Libyan Prime Minister Ali Zeidan was taken by force from a hotel in Tripoli early Thursday but freed by his captors hours later, the country's Ministry for Information spokesman said.
His detention came days after militant groups pledged to retaliate over a raid by U.S. special forces to seize al Qaeda suspect Abu Anas al-Libi.
About 100 trucks of armed men arrived at dawn at the Corinithian Hotel where Zedian was living, and he was taken without an exchange of fire, a senior government official said.
Zeidan was taken "by gunmen to an unknown place for unknown reasons," a government statement said.
He was freed unharmed but the incident underlined the anarchy prevailing in the oil-rich North African state, two years after the Western-backed overthrow of Muammar Gaddafi.
"Libyans need wisdom ... not escalation ... to deal with this situation," he told his cabinet in remarks broadcast on television after his six-hour ordeal in the capital, according to Reuters.
Al Arabiya via Reuters
A still image aired by broadcaster Al Arabiya shows what it says is Libyan Prime Minister Ali Zeidan surrounded by men at an unidentified location.
Before the prime minister's release, Saudi TV channel Al Arabiya broadcast images of a disheveled man it said was the prime minister being escorted by armed men.
A group known as the Operations Room of Libya's Revolutionaries, which was hired to provide security in Tripoli, claimed to be behind the incident. It told Reuters it had “arrested” the prime minster in response to Saturday's raid.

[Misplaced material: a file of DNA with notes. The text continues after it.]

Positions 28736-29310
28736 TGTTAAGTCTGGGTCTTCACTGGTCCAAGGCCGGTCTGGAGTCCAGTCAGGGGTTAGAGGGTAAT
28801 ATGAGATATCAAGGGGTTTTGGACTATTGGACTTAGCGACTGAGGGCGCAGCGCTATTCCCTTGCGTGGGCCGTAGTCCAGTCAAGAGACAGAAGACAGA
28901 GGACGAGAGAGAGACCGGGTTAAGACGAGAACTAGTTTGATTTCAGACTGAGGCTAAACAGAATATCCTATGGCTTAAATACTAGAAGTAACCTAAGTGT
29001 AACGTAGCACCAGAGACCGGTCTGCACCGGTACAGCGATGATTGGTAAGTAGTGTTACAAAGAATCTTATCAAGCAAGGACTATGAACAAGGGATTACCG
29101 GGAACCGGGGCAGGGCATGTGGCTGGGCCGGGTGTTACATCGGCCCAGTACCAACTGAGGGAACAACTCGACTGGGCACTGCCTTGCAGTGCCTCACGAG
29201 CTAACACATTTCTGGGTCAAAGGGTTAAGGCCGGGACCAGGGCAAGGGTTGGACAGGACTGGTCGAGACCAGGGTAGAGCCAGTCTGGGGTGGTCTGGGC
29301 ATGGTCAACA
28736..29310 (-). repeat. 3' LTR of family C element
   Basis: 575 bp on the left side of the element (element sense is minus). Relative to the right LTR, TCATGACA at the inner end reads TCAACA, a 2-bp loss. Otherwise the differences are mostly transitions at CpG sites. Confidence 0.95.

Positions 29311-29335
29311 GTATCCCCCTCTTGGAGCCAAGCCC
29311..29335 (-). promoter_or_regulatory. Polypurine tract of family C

The former militants said they believed Zeidan's administration colluded with the U.S. in the raids, something the Libyan government has so far denied. According to a government official, the group claims it was acting based on an investigation by the government's anti-corruption unit.
Zeidan has been the focus of internal investigations involving bribes and corruption, but neither the ministry for the interior nor the general prosecutor have given an order for his arrest.
The senior government official told NBC News they did not consider Zeidan's abduction to be a "kidnapping."
Following al-Libi's capture on Saturday, Zeidan had called on the U.S. to explain its actions and had met with al-Libi's family late Wednesday, hours before the prime minister was taken.
In messages posted on forums and social media earlier this week, a group called the Revolutionaries of Benghazi <a target="_blank" href="http://worldnews.nbcnews.com/_news/2013/10/08/20870872-us-citizens-threatened-with-attack-kidnap-in-libya-after-terror-raid?lite">accused Libyan authorities of assisting the American operation and vowed to fight "everyone who betrayed his country and involved himself in this conspiracy."</a>
Abu Anas al-Libi is a suspect in the 1998 US Embassy bombings in Tanzania and Kenya. He was captured outside his house on Saturday and is now in custody aboard a US Navy ship.
<em>Reuters and the Associated Press contributed to this report.</em>
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First published October 10 2013, 8:04 AM